28 of 32 people found the following review helpful
Pedestrian and Repetitious; Reads Like a Fiction Novel,
Verified Purchase(What's this?)
This review is from: Cro-Magnon: How the Ice Age Gave Birth to the First Modern Humans (Paperback)
This review is based on an incomplete reading of the book, as I just could not finish it. If you feel this invalidates the review, then please disregard. If you'd like to learn why I could not finish this book, please read on.
CRO-MAGNON is a work about early humanoid species, and the first part is devoted to the Neanderthals. The author engages in fanciful text that contributes little to the reader's understanding other than to highlight that there is a lot of conjecture going on here. There are nuggets of scientific data scattered throughout, so I latched onto these in the forlorn hope that Fagan would lead his narration to new and intriguing areas, but sadly he does not. Instead, he repeats the same concepts over and over and over again, to the point that I actually became somewhat irritated.
For example, Fagan concludes Chapter 5 (pg 102) with the following sentence: "Within a remarkably short time, some of their descendants moved out of the Near East into Eurasia and Europe - to a completely different world." Then, just a mere 9 pages later (pg 111), he gives us a new chapter break that reads, "Within a few millenia, some of their descendants moved out of the Near East into Eurasia and Europe - to a completely different world."
Now I don't know about you, but I certainly expected *much* better from a college-level professor who is so well-known in the field. Introducing general audiences to the subject matter is one thing, doing so in such a plodding and pedestrian manner is another.
Indeed, I can summarize in one paragraph what the author egregiously stretches into a handful of chapters: The Neanderthals were not the brutes us moderns have stereotyped them as. They were patient and skillful hunters who used long spears to bring down their prey at very close range. They lived in a predatory environment and shifting climate. They were a quiet people whose way of life went virtually unchanged for two hundred thousand years. At one point they became extinct, and we don't quite know why.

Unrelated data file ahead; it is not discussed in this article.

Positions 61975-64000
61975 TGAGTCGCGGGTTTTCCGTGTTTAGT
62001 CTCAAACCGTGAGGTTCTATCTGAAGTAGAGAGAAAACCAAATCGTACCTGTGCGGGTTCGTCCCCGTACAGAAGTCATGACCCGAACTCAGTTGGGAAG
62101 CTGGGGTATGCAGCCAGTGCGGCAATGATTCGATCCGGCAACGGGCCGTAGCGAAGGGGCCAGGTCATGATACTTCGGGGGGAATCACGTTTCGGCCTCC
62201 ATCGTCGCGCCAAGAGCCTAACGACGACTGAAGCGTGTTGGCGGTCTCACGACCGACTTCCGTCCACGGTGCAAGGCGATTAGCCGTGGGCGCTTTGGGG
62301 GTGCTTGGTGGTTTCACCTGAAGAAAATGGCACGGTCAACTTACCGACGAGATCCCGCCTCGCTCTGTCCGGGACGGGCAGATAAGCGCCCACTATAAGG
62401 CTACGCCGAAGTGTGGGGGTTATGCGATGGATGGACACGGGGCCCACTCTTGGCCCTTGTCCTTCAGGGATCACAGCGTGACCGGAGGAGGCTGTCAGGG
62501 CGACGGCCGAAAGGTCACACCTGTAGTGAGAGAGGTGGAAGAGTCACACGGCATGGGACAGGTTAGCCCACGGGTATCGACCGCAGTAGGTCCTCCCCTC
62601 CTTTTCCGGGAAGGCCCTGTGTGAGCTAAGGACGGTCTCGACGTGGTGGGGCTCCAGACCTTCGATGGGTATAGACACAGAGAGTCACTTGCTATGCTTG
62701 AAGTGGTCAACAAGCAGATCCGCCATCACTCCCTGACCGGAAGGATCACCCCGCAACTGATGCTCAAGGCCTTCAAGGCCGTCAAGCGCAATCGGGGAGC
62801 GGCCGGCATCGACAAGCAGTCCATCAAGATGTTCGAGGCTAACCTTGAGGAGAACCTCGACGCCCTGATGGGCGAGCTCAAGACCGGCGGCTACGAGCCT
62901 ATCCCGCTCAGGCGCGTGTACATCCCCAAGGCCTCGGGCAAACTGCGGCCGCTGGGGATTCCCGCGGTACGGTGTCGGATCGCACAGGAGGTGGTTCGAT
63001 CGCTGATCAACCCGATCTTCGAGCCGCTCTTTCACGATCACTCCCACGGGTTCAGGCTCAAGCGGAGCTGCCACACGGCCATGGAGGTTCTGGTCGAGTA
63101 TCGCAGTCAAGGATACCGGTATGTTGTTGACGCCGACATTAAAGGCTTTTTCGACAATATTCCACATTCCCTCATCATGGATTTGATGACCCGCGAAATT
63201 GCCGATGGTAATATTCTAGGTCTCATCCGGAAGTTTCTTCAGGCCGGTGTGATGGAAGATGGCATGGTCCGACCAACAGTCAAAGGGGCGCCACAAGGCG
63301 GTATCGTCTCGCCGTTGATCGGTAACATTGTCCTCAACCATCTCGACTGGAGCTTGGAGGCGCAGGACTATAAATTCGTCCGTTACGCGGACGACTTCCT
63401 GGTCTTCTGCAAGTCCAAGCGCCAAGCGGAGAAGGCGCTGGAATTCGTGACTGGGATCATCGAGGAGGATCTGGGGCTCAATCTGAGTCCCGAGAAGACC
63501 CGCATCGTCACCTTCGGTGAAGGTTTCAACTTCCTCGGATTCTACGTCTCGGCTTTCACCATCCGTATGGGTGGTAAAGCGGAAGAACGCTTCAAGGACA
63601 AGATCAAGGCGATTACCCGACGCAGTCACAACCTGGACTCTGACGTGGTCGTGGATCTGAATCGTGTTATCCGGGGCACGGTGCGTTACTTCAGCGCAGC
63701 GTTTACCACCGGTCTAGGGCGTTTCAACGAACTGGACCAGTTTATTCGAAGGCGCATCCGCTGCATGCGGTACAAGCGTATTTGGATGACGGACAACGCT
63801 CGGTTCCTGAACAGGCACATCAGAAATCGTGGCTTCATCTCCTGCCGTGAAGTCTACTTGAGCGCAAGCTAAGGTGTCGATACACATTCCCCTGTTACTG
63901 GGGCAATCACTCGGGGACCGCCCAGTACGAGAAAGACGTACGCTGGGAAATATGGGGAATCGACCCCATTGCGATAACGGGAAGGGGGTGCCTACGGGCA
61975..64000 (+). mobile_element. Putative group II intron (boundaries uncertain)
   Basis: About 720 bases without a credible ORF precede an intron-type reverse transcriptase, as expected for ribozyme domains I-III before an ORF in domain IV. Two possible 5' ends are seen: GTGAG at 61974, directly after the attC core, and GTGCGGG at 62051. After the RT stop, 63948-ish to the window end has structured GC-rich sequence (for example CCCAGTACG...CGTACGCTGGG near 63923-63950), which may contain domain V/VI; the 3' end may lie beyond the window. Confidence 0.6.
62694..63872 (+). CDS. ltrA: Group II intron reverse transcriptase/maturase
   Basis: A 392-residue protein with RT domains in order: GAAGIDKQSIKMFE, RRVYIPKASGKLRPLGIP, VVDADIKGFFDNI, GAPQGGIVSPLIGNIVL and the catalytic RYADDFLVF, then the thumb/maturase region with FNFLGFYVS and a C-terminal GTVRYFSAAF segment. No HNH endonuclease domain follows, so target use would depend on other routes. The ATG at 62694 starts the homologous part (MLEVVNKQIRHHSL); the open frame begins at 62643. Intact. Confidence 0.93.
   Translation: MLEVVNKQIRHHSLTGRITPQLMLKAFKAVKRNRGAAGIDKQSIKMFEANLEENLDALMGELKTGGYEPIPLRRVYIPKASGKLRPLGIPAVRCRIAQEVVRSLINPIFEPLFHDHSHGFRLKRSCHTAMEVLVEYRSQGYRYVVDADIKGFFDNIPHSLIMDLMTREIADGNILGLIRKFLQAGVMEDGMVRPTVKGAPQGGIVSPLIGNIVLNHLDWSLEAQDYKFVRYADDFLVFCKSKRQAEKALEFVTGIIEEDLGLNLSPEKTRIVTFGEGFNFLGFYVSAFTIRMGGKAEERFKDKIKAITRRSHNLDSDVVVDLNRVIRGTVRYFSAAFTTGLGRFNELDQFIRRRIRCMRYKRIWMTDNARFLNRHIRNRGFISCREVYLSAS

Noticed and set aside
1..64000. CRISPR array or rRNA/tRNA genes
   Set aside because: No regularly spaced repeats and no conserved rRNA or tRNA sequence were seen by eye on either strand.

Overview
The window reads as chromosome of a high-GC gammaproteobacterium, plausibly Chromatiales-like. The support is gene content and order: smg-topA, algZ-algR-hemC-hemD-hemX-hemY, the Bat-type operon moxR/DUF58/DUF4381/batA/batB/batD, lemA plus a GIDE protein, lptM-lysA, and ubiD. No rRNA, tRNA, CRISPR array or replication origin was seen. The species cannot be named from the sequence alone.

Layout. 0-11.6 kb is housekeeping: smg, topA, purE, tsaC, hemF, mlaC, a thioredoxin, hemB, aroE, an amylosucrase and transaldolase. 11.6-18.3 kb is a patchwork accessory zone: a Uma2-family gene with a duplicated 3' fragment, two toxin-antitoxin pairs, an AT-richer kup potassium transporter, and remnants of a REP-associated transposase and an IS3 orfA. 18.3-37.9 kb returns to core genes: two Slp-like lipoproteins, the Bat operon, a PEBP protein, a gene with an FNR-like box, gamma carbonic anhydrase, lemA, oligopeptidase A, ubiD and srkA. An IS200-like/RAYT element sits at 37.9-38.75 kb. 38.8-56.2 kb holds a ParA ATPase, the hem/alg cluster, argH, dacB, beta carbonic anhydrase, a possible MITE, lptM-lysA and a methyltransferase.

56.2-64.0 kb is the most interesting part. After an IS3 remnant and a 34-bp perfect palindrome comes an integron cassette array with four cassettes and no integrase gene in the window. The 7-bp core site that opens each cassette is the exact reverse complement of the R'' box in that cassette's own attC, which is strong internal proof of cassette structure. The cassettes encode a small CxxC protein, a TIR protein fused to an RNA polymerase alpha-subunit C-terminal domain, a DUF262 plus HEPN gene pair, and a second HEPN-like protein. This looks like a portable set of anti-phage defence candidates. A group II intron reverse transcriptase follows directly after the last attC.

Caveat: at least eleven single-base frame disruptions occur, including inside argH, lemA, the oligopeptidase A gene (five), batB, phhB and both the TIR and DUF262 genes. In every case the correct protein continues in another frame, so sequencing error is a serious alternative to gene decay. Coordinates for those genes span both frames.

There are other problems with this book, like the illustrations. For one example, look on page 65 where various hunting instruments are presented, labeled a through e, yet the caption only explains a through c.
I'm not claiming that Fagan is a poor writer; indeed, some of his imagined tales are quite vivid, but after enduring multiple descriptive variations on the exact same theme, it became rather tiresome (I'm pretty sure one of the author's favorite words is "flourished", and one of his pet phrases is "Thin on the ground"). And good grief, could he possibly having milked the ancients' tool kits any further? Fagan didn't re-visit the proverbial well once too often, he goes there a hundred times too often.
Overall, one has to wonder if there was an editor even assigned to this mishmash publication.
The author attempts to attach credibility to his insights by inserting certain tidbits here and there, like how he once entered the bush with an African hunter who missed an impala at ten feet range with an antique flintlock musket. In truth, I imagined how he stumbled through the hunt that required hours of patience only to fail, just like how Fagan forces the reader to stumble through his juvenile narrative that tries our patience, only to fail.
As another reviewer has noted, this work lacks any intellectual spark. Instead of expanding my curiosity, each subsequent chapter of CRO-MAGNON slowly drained all my interest, and thus I am setting the book aside unfinished.
In sum, the first part of CRO-MAGNON reads like a 'formula' work where the author had to meet a certain word count for his publisher. I hope that he does a much better job presenting the Cro-Magnons than he did the Neanderthals, but for now my patience is exhausted. If so, I will gladly update this review if I return to the book at some point in the future, but that remains in doubt.
For the time being, this is my first - and will be my last - book by this author.
Sort: Oldest first | Newest first
Showing 1-1 of 1 posts in this discussion
Initial post: Mar 10, 2012 10:53:10 AM PST
Yes, you get it. I was mesmerized how this book could get these all 5 stars while it is full of tiresome repetitions. I also didn't finish it.
‹ Previous 1 Next ›